The people of Tajikistan (both the ancestors of modern Persian speakers and Pamiris) have had very extensive contacts with Turkish tribes since at least 800 A.D.; this has generally tended to be with the Uzbeks and Kyrgyz. The Wakhan corridor between Afghanistan and China in particular had a reasonably large (several thousands) Kyrgyz population before Soviet-related movements took place. To the Pamiri Tajiks living in China, we may also add contacts with the Uyghurs, as evidenced by some linguistic influences.

    Outside of military excursions, the Mongolians did not have as pronounced a presence in the region as the Turks. IIRC, there were a handful of Y-DNA C3 haplotypes in one of the recent pan-Asian papers from Tajiki Afghans that belonged to the supposed Genghis branch. That being said, such data isn't sufficient to assume a hefty autosomal contribution to coincide with that.

    Finally, several of the Iron Age remains from the peri-Urals steppes reveal the presence of East Eurasian autosomal admixture (I have Scythian_IA in mind). It's possible some of the Pamiri Tajiks (particularly the Yaghnobi, who are the specific people that are supposed to be a part of the dialect continuum with Ossetians) received a portion of their East Eurasian admixture from early Iron Age Iranian nomads. Most of the Pamiri languages, from memory, date to around 1000 B.C., so it's not infeasible (though less linguistically tenable) to attribute a good chunk of the East Eurasian admixture to Scythian_IA-like populations (assuming my memory is correct on this point).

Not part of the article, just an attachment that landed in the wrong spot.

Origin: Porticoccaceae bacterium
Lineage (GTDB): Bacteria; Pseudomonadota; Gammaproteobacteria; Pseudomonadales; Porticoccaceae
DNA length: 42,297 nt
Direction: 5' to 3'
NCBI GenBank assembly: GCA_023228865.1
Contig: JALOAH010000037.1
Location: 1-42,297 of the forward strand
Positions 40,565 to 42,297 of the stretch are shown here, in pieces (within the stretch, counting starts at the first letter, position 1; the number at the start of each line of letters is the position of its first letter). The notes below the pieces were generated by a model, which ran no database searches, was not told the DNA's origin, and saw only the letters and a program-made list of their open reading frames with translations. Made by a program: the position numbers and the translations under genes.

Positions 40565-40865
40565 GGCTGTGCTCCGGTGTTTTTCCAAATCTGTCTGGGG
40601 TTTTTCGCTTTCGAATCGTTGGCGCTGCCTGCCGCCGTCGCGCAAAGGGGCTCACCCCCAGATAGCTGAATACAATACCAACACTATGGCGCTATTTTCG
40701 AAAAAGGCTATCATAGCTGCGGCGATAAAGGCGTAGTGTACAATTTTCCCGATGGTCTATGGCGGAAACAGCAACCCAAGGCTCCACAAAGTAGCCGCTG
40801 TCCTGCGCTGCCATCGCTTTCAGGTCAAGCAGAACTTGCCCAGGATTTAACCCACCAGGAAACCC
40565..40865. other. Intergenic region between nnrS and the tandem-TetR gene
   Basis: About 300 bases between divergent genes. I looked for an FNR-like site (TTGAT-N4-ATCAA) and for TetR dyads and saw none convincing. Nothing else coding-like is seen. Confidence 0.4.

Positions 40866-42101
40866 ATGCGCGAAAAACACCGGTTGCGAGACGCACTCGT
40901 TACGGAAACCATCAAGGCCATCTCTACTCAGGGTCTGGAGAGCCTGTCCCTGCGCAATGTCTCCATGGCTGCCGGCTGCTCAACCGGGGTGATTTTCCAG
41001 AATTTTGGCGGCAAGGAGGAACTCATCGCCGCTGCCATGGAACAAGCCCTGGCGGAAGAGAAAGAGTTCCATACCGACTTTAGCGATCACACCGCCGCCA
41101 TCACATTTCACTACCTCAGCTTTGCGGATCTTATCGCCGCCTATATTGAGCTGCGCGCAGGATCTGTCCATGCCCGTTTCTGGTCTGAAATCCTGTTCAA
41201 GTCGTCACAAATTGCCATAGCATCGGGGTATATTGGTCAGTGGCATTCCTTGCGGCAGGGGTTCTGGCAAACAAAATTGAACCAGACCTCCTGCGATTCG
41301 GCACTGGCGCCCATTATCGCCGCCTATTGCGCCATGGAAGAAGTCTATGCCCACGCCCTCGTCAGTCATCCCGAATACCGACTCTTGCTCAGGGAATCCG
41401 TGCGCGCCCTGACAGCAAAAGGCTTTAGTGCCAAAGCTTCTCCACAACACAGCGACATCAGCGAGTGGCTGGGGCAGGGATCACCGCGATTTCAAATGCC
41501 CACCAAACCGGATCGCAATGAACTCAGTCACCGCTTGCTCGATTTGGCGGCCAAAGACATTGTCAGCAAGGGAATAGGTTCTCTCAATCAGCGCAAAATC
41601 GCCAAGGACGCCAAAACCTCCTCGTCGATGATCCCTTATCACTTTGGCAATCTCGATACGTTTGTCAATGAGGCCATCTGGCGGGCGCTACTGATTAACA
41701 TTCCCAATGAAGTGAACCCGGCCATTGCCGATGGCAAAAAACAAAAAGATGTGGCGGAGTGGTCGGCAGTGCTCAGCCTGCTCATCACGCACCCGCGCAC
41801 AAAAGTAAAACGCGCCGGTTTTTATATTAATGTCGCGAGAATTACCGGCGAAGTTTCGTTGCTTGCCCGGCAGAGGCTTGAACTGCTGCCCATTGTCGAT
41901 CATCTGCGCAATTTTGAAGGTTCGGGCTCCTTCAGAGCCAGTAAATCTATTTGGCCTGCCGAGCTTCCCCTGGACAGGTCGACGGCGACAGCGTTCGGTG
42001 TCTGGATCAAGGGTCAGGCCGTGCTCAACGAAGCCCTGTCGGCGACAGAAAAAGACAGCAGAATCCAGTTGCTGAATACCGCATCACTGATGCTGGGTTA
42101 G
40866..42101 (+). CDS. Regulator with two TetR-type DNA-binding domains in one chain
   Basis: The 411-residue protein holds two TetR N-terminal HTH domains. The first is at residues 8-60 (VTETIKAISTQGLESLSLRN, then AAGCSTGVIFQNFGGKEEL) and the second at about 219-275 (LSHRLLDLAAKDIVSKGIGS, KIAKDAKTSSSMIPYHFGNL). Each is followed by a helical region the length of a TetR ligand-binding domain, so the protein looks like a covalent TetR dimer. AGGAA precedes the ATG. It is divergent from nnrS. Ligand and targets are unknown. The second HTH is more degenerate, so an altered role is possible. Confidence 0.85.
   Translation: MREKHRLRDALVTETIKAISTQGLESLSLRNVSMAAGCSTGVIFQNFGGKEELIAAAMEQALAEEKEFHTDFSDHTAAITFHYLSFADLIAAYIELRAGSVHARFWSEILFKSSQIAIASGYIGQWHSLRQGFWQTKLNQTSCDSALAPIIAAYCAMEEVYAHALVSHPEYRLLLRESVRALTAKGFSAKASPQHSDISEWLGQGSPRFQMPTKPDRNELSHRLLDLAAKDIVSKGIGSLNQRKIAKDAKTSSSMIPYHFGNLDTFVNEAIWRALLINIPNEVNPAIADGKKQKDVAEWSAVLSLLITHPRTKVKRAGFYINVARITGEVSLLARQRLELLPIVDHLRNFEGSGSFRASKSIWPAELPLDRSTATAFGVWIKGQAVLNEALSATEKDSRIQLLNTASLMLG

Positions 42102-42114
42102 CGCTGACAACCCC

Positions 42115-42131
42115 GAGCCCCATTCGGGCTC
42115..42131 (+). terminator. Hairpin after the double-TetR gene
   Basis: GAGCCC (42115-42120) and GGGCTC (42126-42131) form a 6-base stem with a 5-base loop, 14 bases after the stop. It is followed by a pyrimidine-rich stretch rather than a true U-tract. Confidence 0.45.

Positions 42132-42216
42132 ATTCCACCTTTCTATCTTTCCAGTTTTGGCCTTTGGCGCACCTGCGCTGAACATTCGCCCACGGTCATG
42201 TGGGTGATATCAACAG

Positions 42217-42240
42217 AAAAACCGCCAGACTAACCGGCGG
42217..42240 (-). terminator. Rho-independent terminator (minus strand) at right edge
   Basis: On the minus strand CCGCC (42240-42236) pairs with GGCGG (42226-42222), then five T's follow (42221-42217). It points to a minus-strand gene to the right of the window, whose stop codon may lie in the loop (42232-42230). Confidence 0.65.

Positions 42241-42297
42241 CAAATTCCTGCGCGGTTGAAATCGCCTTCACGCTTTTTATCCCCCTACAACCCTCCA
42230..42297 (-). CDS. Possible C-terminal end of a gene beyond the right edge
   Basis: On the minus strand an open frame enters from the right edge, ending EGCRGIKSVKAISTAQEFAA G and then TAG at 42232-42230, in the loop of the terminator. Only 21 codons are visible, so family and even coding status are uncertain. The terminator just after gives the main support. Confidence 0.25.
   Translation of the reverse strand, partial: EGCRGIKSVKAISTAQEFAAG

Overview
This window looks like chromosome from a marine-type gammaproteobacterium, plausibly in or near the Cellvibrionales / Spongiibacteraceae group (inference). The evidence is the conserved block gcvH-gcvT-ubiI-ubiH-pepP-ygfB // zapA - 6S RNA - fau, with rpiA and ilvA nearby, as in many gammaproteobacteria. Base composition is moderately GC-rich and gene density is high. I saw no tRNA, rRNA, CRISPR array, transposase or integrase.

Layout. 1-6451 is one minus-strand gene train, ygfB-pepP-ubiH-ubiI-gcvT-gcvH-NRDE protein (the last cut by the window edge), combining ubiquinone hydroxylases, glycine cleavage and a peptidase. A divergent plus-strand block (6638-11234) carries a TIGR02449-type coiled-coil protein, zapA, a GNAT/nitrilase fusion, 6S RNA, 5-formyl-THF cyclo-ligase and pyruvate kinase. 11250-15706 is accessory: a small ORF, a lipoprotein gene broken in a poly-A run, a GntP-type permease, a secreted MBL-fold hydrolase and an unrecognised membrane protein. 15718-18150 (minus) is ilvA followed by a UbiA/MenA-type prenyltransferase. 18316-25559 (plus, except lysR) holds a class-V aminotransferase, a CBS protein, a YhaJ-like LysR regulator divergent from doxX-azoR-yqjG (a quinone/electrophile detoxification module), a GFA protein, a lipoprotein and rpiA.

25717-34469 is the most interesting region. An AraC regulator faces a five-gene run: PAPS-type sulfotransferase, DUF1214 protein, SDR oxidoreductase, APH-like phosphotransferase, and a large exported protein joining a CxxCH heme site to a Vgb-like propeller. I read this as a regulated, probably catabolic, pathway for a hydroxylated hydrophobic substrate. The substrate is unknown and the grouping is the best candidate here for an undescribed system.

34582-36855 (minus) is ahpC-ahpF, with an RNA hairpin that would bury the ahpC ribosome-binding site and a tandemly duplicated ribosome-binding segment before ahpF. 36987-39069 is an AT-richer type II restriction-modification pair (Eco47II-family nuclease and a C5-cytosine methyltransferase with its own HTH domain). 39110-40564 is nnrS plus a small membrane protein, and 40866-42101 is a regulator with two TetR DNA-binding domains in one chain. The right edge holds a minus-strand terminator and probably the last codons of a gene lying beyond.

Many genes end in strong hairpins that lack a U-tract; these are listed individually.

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    Tajik can mean a lot of things. In Iran the term Tajik is used to describe the settled non nomadic populations in areas with heavy nomadic activity(the term used by nomads in the south such qashqais and Lurs). In Central Asia, a settled Turk or mongol can be called Tajik if they switch to using Persian and disassociate themselves from their nomadic kin. It's a pretty flexible term and does not refer to a blood related ethnic group(for example Tajiks in Afghanistan/Tajikistan can have up to 50% east Eurasian and some can have around 2-5%).

    Settled people are often more educated/literate than nomads in those regions. Persian was/is the language of education in much of Central Asia(explains why Tajiks use it)
    Last edited by jesus; 05-23-2017 at 05:16 AM.

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    Quote Originally Posted by parasar View Post
    Proximity to South Asia I guess. Almost no region of South Asia changed its language to the Turko-Mongol family despite their near continuous hegemony in northern South Asia for a long-long period.
    Turkmenistan, Uzbekistan, and Kyrgyzstan changed, starting about 400AD.
    More like proximity to Persian speaking areas + being the center(or part) of many post/pre Islamic Persian speaking empires/states.

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    Quote Originally Posted by DMXX View Post
    parasar is correct.

    The people of Tajikistan (both the ancestors of modern Dari speakers and Pamiris) have had very extensive contacts with Turkish tribes since at least 800 A.D.; this has generally tended to be with the Uzbeks and Kyrgyz. The Wakhan corridor between Afghanistan and China in particular had a reasonably large (several thousands) Kyrgyz population before Soviet-related movements took place. To the Pamiri Tajiks living in China, we may also add contacts with the Uyghurs, as evidenced by some linguistic influences.